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Tax incentives for big businesses head to governor

Michigan's charitable tax credit allows taxpayers to essentially double their contributions to certain nonprofits
morguefile user Penywise
Michigan's charitable tax credit allows taxpayers to essentially double their contributions to certain nonprofits

State lawmakers passed legislation to give big tax incentives to a handful of large employers Wednesday. 

The bills would let approved companies keep all or part of the state income taxes withheld from their employees’ paychecks. The companies would have to meet job-creation targets and pay their workers average or above-average wages. 

Governor Rick Snyder advocated strongly for the bills, but some members of his own party were not on board. Representative Martin Howrylak, R-Troy, opposed the bills. He said the incentives take from taxpayers and give to wealthy businesses. 

“Effectively what we’re doing here is we’re using the government to take out of your pocket as an employee and hand it over to a select group of corporate interests,” he said.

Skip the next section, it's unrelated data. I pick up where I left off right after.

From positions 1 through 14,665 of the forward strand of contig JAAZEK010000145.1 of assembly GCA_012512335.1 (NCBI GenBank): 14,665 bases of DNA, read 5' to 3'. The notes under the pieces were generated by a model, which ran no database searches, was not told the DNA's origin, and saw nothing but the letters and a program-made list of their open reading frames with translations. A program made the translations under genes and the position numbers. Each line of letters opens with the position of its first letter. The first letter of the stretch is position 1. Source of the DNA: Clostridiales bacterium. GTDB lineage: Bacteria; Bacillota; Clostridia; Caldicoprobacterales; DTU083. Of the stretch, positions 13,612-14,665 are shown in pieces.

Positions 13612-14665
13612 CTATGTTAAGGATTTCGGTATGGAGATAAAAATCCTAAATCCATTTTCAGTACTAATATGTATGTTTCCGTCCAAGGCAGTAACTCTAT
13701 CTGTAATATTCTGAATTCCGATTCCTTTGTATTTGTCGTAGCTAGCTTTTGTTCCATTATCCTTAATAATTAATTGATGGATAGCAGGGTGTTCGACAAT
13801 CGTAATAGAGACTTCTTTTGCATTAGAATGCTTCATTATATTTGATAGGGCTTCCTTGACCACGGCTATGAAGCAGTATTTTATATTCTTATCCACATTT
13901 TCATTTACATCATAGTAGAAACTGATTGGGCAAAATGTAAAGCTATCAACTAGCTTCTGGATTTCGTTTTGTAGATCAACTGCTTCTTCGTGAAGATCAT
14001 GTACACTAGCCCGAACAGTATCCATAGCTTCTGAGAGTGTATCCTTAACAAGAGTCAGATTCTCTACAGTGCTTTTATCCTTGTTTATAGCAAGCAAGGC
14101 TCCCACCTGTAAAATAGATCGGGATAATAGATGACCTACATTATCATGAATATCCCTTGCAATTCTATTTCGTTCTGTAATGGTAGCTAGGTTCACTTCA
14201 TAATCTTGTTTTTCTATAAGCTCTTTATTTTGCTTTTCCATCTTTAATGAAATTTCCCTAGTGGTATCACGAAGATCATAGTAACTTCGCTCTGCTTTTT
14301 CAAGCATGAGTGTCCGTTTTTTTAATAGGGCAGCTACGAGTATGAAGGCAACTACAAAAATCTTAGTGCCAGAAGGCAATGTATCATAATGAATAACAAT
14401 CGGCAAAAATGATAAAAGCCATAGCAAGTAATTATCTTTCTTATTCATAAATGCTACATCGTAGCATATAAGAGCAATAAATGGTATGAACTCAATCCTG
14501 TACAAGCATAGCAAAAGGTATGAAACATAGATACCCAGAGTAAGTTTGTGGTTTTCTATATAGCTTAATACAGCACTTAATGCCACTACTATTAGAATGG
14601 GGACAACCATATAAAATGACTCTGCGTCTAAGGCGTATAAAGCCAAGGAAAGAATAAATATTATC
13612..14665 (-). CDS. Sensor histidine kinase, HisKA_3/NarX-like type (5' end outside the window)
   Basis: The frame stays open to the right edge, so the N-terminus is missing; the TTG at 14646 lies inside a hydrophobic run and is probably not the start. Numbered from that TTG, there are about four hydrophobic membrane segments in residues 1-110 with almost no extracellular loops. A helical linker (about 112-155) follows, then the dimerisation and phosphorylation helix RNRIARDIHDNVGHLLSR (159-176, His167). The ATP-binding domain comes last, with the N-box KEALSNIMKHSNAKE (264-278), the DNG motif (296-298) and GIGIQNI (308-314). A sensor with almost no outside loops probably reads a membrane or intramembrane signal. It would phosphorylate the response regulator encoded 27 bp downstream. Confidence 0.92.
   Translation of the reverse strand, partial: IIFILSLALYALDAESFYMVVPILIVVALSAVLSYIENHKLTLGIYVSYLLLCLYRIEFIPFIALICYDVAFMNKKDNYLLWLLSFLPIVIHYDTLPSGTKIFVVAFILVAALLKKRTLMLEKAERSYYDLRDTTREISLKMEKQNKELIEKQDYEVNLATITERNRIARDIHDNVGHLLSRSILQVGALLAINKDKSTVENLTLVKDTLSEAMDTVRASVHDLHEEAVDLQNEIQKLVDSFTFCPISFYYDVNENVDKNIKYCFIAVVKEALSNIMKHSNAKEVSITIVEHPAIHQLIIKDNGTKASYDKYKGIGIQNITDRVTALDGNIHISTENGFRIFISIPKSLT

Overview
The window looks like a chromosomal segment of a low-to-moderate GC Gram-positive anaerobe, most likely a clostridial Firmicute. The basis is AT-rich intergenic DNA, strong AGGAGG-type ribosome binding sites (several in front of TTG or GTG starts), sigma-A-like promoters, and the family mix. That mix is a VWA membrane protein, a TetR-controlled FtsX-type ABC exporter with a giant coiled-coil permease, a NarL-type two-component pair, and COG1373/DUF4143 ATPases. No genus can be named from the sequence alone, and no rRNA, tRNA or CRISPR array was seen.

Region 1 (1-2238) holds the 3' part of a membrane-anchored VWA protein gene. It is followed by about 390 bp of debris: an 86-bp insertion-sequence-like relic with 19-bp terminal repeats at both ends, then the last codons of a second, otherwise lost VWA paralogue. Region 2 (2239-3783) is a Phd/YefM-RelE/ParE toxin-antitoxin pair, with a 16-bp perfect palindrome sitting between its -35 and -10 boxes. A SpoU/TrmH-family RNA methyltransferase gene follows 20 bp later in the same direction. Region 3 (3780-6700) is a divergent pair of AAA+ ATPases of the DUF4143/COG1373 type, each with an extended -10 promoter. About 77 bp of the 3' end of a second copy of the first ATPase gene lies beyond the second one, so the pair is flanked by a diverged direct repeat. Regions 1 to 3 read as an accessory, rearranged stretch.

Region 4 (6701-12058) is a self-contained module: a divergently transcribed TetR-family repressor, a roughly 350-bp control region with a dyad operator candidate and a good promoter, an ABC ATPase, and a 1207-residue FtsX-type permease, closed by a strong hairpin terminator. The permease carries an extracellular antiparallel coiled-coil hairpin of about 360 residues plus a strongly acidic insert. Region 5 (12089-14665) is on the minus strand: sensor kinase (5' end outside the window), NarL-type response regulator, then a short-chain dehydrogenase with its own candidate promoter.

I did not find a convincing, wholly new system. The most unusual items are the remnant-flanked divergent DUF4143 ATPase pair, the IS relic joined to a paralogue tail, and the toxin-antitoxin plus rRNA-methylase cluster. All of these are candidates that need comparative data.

But proponents say these bills will make Michigan attractive to big companies that need a “deal closer” to bring them to the state. They say this could create thousands of new jobs for Michigan. 

“What this is going to do is create new jobs in the state of Michigan,” said Representative Brian Elder, D-Bay City. “No incentives get handed out at all unless they’re new jobs. And I think that’s a different approach than what’s worked in other states.” 

The bills cleared the House with bipartisan majorities over bipartisan opposition. 

The bills stalled three weeks ago. House Speaker Tom Leonard stopped the vote. He said the governor was making unacceptable deals with Democrats and unions. 

After talks with the governor, Leonard put the bills up for a vote Wednesday, although he personally voted against them. 

The bills are now headed to Governor Snyder’s desk for his signature. The governor issued a statement after the bills were passed. 

“We are ensuring a future economy that is diversified and will stand on solid footing, with new jobs for Michiganders for the foreseeable future,” he said. 

To learn more about the bills, see SB 0242SB 0243, and SB 244

Before becoming the newest Capitol reporter for the Michigan Public Radio Network, Cheyna Roth was an attorney. She spent her days fighting it out in court as an assistant prosecuting attorney for Ionia County. Eventually, Cheyna took her investigative and interview skills and moved on to journalism. She got her masters at Michigan State University and was a documentary filmmaker, podcaster, and freelance writer before finding her home with NPR. Very soon after joining MPRN, Cheyna started covering the 2016 presidential election, chasing after Donald Trump, Hillary Clinton, and all their surrogates as they duked it out for Michigan. Cheyna also focuses on the Legislature and criminal justice issues for MPRN. Cheyna is obsessively curious, a passionate storyteller, and an occasional backpacker. Follow her on Twitter at @Cheyna_R